about "a thousand marbles". I was intrigued and stopped to listen to what he had to say.

"Well, Tom, it sure sounds like you're busy with your job. I'm sure they pay you well but it's a shame you have to be away from home and your family so much. It's hard to believe a young fellow should have to work sixty or seventy hours a week to make ends meet. Too bad you missed your daughter's
dance recital."

He continued, "let me tell you something Tom, something that has helped me keep a good perspective on my own priorities." And that's when he began to explain his theory of "a thousand marbles." "You see I sat down one day and did a little arithmetic. The average person lives about seventy-five years. I know, some live more and some live less, but on average, folks live about seventy-five years."

"Now then, I multiplied 75 times 52 and I came up with 3900, which is the number of Saturdays that the average person has in their entire lifetime. Now stick with me Tom, I'm getting to the important part."

"It took me until I was fifty-five years old to think about all this in any detail", he went on, "and by that time I had lived through over twenty-eight hundred Saturdays. I got to thinking that if I lived to be seventy-five, I only had about a thousand of them left to enjoy."

"So I went to a toy store and bought every single marble they had. I ended up having to visit three toy stores to round-up 1000 marbles. I took them home and put them inside of a large, clear plastic container right here in the shack next to my gear. Every Saturday since then, I have taken one marble out and thrown it away."

"I found that by watching the marbles diminish, I focused more on the really important things in life. There is nothing like watching your time here on this earth run out to help get your priorities straight."

"Now let me tell you one last thing before I sign-off with you and take my lovely wife out for breakfast. This morning, I took the very last marble out of the container. I figure if I make it until next Saturday then I have been given a little extra time. And the one thing we can all use is a little more

"It was nice to meet you Tom, I hope you spend more time with your family, and I hope to meet you again here on the band. 73 Old Man, this is K9NZQ, clear and going QRT, good morning!" You could have heard a pin drop on the
band when this fellow signed off.

I guess he gave us all a lot to think about. I had planned to work on the antenna that morning, and then I was going to meet up with a few hams to work on the next club newsletter. Instead, I went upstairs and woke my wife up with a kiss. "C'mon honey, I'm taking you and the kids out to breakfast."
"What brought this on?" she asked with a smile. "Oh, nothing special, it's just been a long time since we spent a Saturday together with the kids. Hey, can we stop at a toy store while we're out? I need to buy some marbles."

Author Unknown



FCC Reduces Fine for Former Amateur

NEWINGTON, CT, Jul 20, 2000--The FCC has substantially reduced a $17,000 fine that it proposed to levy on a former Houston, Texas, amateur. On July 12, the Commission issued a Forfeiture Order telling Leonard D. Martin, formerly KC5WHN, that he should pay $4000 for repeated unlicensed operation and for failing to allow the FCC to inspect his radio equipment.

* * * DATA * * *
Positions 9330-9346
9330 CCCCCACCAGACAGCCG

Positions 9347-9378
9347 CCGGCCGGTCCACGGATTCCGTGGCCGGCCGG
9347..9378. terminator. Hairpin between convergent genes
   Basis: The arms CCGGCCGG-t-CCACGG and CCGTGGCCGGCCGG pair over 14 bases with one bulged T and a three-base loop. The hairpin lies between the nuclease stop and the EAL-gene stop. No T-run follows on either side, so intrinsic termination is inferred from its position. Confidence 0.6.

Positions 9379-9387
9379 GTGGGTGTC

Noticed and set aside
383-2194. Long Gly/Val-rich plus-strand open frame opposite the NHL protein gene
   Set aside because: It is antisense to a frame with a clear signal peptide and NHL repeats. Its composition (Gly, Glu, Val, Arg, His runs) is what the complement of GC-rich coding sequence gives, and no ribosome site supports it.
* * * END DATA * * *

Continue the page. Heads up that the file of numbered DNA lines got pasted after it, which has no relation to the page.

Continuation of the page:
Martin first ran afoul of the FCC two years ago. In May 1998 the Commission received a written complaint alleging that a station identifying as KC5WHN was operating on frequencies not authorized by Martin's Technician class license. FCC Special Counsel for Amateur Radio Enforcement Riley Hollingsworth sent Martin a Warning Notice in November 1998. In a subsequent telephone conversation with Hollingsworth, the FCC says, Martin "generally denied the unauthorized operation."

In February of last year, an FCC agent using mobile automatic direction finding equipment observed voice transmissions on 27.545 and 27.535 MHz--channels allocated to the US government and the Industrial Radio Service respectively. The FCC says the station failed to identify but responded to the name "Leonard." The FCC agent determined that the source of the transmissions was an antenna at Martin's residence.

The following month, the FCC monitored voice transmissions on 27.370 MHz--a CB "guard channel"--again identified with the name "Leonard." An FCC agent tracked the source of the transmissions to Martin's residence, but Martin reportedly refused to let the agent look at his radio equipment. The agent advised Martin that operation on the 27 MHz frequencies was illegal because he had no FCC license to operate on those frequencies, and that his refusal to allow an inspection was also a violation.

The FCC's Houston Office issued Martin an Official Notice of Violation last April. In his reply, Martin said that he understood that operating on the frequencies in question was a violation and that the FCC has full inspection authority. He also promised that "no further action by the Commission" would be necessary to ensure his compliance with the FCC rules. In July, Martin turned in his Amateur Radio license for cancellation. The FCC used the occasion to again warn Martin about unlicensed radio operation.

Last October, following up on complaints of RF interference to a telephone in Martin's neighborhood, the FCC again tracked transmissions on 27.535 MHz to Martin's residence. At the same time, the agent also observed the RF interference on the neighbor's telephone. Later that same month, the FCC tracked voice transmissions on 27.455 MHz to Martin's residence.